Monday, April 20, 2009

Book Review: Reading Comics: How Graphic Novels Work and What They Mean by Douglas Wolk

Reading Comics: How Graphic Novels Work and What They Mean
READING COMICS: HOW GRAPHIC NOVELS WORK AND WHAT THEY MEAN by Douglas Wolk - Cover Image
By Douglas Wolk

This book is separated into two main sections. The first, called ‘Theory and History’, proposes to be a serious study of the art form, and does indeed take itself quite seriously. Perhaps TOO seriously, as it struggles against the tide to find hidden truths and meanings where there probably are none. For instance, the cover of DC Comics’ Showcase #4–the first appearance of the Silver Age Flash–doesn’t just show the Flash running at great speeds and bursting right through the page. Instead, it “tells in miniature the early history of the understanding and misunderstanding of comics.” And on the cover of Marvel’s Amazing Spider-Man #31, where it claims to be dedicated to the ‘Great New Breed of Marvel Readers’, it isn’t just Stan Lee doing his Stan Lee thing. It’s Lee “setting up the idiotic brand rivalry between Marvel and…DC.”

READING COMICS: HOW GRAPHIC NOVELS WORK AND WHAT THEY MEAN by Douglas Wolk - Amazing Spider-Man #31READING COMICS: HOW GRAPHIC NOVELS WORK AND WHAT THEY MEAN by Douglas Wolk - Showcase #4

Idiotic. This is where it becomes evident that this isn’t the instructive textbook and primer that the title would suggest. It is a book of criticism and personal views, which is fine, if not for the fact that we had been mislead. Perhaps the author should have paid a bit more attention to his own cover, and a bit less attention to the covers of the Big Two. I do have to hand it to the guy, though. He made it through all of six pages before his true colors started to bleed through the black and white lines of his setup.

By the time that he has divided comics into two distinctive types–Mainstream Comics and Art Comics–you understand that this is all a bit pretentious. Wolk even performs a nine page interview with himself, as if this were one of Platos’ dialogs.

The second, longer section of the book is entitled ‘Reviews and Commentaries’, and you quite quickly get the impression that this was the book that he wanted to write all along. As to be expected, he spends more time on ‘Art Comics’ such as the work of Chester Brown, the Hernandez Brothers and Art Spiegelman, but he does indeed give time to Alan Moore, Grant Morrison and Steve Ditko as well. There’s even a chapter dedicated to Marvel’s “classic” Tomb of Dracula series!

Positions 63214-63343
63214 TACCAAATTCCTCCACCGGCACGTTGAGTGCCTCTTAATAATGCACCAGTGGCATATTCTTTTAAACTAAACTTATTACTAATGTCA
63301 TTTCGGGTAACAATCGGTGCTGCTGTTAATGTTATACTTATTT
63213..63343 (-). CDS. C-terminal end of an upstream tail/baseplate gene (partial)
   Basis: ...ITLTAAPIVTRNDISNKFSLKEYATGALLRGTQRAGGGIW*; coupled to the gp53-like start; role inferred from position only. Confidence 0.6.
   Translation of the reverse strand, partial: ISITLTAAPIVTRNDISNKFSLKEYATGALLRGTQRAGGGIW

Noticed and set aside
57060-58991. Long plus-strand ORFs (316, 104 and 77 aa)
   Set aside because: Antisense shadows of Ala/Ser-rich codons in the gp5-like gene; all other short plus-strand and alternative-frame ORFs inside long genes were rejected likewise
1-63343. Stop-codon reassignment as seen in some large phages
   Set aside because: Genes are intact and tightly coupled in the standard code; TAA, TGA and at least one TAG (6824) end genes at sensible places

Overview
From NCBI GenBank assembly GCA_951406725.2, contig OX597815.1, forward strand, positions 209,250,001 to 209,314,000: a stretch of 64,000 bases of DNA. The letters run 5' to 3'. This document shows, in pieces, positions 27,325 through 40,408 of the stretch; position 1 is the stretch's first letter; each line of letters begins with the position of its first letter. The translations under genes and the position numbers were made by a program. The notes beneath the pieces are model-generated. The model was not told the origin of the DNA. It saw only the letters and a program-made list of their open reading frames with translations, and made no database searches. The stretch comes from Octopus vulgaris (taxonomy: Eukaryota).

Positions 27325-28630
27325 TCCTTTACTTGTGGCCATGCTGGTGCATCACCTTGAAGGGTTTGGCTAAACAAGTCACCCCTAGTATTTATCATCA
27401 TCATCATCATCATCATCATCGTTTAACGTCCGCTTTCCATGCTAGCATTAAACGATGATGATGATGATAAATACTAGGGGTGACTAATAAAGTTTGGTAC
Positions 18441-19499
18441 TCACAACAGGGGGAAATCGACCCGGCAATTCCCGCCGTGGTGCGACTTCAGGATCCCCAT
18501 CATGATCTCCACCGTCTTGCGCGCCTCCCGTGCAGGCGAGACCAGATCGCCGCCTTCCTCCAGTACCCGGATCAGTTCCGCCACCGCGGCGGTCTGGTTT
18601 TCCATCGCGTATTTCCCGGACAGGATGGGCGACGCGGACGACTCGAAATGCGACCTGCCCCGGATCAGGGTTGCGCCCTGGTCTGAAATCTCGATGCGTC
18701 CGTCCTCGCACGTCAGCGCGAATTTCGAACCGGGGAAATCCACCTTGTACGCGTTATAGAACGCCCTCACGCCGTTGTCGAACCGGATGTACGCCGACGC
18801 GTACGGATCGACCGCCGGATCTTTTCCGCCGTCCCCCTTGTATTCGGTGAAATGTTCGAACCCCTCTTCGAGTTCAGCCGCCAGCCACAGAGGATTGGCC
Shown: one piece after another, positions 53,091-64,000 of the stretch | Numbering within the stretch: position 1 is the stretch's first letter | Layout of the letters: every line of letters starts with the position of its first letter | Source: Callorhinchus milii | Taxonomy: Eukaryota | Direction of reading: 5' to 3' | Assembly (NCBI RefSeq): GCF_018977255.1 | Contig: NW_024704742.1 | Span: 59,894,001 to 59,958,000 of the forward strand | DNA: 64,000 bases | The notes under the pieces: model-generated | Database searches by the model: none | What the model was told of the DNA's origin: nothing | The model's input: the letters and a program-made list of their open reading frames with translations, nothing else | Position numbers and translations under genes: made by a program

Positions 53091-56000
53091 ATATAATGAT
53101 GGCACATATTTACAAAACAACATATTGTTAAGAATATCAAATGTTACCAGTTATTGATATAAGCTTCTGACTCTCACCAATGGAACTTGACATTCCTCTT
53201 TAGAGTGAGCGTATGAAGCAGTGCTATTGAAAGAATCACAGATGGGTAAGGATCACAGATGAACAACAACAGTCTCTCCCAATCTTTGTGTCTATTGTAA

This is where the book really shines. Wolk is a gifted critic when he’s not trying to be something else, and his coverage has prompted me to search out some titles that I probably never would have otherwise. There’s still a fair bit of pretentiousness here, but to be fair, I don’t think one can be a Serious Critic without having their own pretensions.

All in all, Reading Comics was an entertaining (if not infuriating) read. I don’t agree with much of what the author was saying, but I don’t have to. That’s kind of the point. As Wolk himself says in reference to the work of the infamous Dave Sim: “It demands a response in the readers mind, and if you can see past ‘What a total dick’, you’re likely to come out of it with your own thoughts [on the subject]…clarified.”

Recommended for those who lean more toward the indie side of the bookshelf, or those looking to find something new that may interest them. If you are strictly a meat-and-potatoes, capes-and-tights kind of guy, you will probably want to just leave this one alone.

At least he gave proper props to my man, Fred Hembeck!
--J/Metro

2008
416 Pages
De Capo Press

1 comment:

  1. By the way, if you haven't read Cerebus, I recommend it. At least, the first half -- all of the collections up to Reads where the whole thing jumps the shark. Imperfect genius is still genius. And if Sim had been hit by a bus halfway through drawing Flight, Cerebus would be hailed as the greatest comics masterpiece of all time. Watchmen, Smatchmen.

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